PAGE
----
Monday, February 04, 2008

Baby Sun Protection

Baby Sun Protection
By Jenny Schweyer

You may have heard the advice that it's best to keep a baby out of the sun entirely. This can be a challenge, especially with babies that are a little bit older: old enough to protest being covered up by a blanket, but too young to let you know he's getting a sunburn or to move out of the sun into a shady spot. So what's a parent to do? After all, it's important to give your baby outside play time too. So how do you balance the need for fun and exercise with the need to protect your baby's skin? By using the right baby sun protection.

Experts recommend that babies under six months old NEVER be exposed to direct sunlight. There are a number of reasons for this. First, its common sense that baby's skin is more sensitive than an older child's or adult's skin, and therefore more susceptible to sun damage. In fact, a baby's skin is thinner and will burn and sustain long-term UV damage in a much shorter time than children or adults, and once the damage is done it can never be undone. Baby sun protection is important due to the fact that babies have more skin per square inch of body mass than children and adults, so a sunburn would be much more serious (and painful) for a baby. Unfortunately, baby's sensitive skin may not be very tolerant of sunscreen either. In fact, opinion is still divided as to whether it is safe for babies younger than six months to wear sunscreen. Since a baby's thin skin may absorb more of the sunscreen than a child or adult's skin would, and since it was not known what the long-term effects of sunscreen would be, experts once recommended that parents not use sunscreen on babies under six months. More recently, the American Academy of Dermatology and the American Academy of Pediatrics have stated that no adverse effects have been noted from the use of sunscreen on young babies/infants. However, sunburns do pose a significant danger to babies, and so it may be appropriate to use sunscreen on babies younger than six months. However, it is better, if possible, to simply eliminate sun exposure altogether for this age group by using sun protective clothing, sunglasses, hats, blankets, covered strollers, etc.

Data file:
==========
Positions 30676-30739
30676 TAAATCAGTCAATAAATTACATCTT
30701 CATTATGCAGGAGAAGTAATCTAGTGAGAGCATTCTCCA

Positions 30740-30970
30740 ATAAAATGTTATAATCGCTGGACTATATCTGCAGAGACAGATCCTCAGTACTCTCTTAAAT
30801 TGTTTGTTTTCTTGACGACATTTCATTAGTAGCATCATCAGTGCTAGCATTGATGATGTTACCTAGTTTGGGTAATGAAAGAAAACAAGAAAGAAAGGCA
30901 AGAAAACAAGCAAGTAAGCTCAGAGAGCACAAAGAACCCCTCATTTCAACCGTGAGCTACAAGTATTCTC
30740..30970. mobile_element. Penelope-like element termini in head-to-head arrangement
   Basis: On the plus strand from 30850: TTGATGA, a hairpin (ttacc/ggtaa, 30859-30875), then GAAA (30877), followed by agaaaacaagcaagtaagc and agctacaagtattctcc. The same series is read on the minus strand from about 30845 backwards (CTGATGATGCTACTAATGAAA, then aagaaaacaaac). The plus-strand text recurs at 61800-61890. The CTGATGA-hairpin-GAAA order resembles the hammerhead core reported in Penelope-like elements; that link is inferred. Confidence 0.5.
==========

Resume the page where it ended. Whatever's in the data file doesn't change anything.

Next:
If you are a parent, you know the challenges that begin when babies become more mobile. While an infant won't object to having a blanket draped over his carrier or car seat an older baby will most certainly balk at this. Experts agree that babies six months and older can and should be covered with a layer of sunscreen on a daily basis, and certainly when they are outside. This way, when blankets fail or baby insists on having the roof removed from his stroller he will be protected from the sun's UV rays. Don't forget to protect baby from the sun during long car rides too. While the car's windows will block some of the sun's UV rays, a few of them do manage to pass through and babies have been known to sustain serious sunburns while riding in car seats, so baby sun protection is vital in the car too.

It's important to be vigilant when baby is in the sun. Sunscreen should not be an excuse for indifference. You wouldn't give your child a lifejacket and then walk away from him while he swims in a lake. Neither should you put sunscreen on a baby and then assume he's protected for the rest of the day. Sunscreen is only one step in the process of UV protection, and should be considered the least effective one. Babies should be dressed in UV protective clothing if possible. This doesn't mean you should be tempted, though, to put long sleeves on your baby in July to protect him from the sun. Babies should always be dressed in a manner that you would dress yourself. If it's 90Ú outside you probably wouldn't put on a sweatshirt, so don't dress baby in one either. Babies are at a greater risk of overheating than adults are, so t-shirts and shorts are best when the temperature soars. Instead, stick to shady areas when outdoors. Putting a wide-brimmed hat on baby will offer more shade when a tree isn't available, and don't forget to protect his eyes with sunglasses. If you do take baby to the park or the pool limit the amount of time he is in direct sunlight to 15 minutes at a time. Then spend 15 minutes in the shade, and take time to examine his skin for signs of sunburn, and reapply sunscreen if necessary.

Dressing your baby in UV protective clothing can greatly decrease his risk of sun damage. Using UV protective clothing will allow him to remain cool in hot weather, while still having an extra layer of sun protection. Be sure you apply sunscreen under the clothing, not just to the parts of his skin that are exposed to sunlight. Sunscreen plus clothing plus hats/sunglasses equal layers of protection that will keep your baby's skin safe, and ultimately protect his health. So make baby sun protection a priority every time you go out, even for short periods of time. It only takes a few extra minutes, and may provide a lifetime of protection for his health.

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1 comment:

Steve said...

I should treat myself like a baby where the sun is concerned, I burn like toast as easy as pie.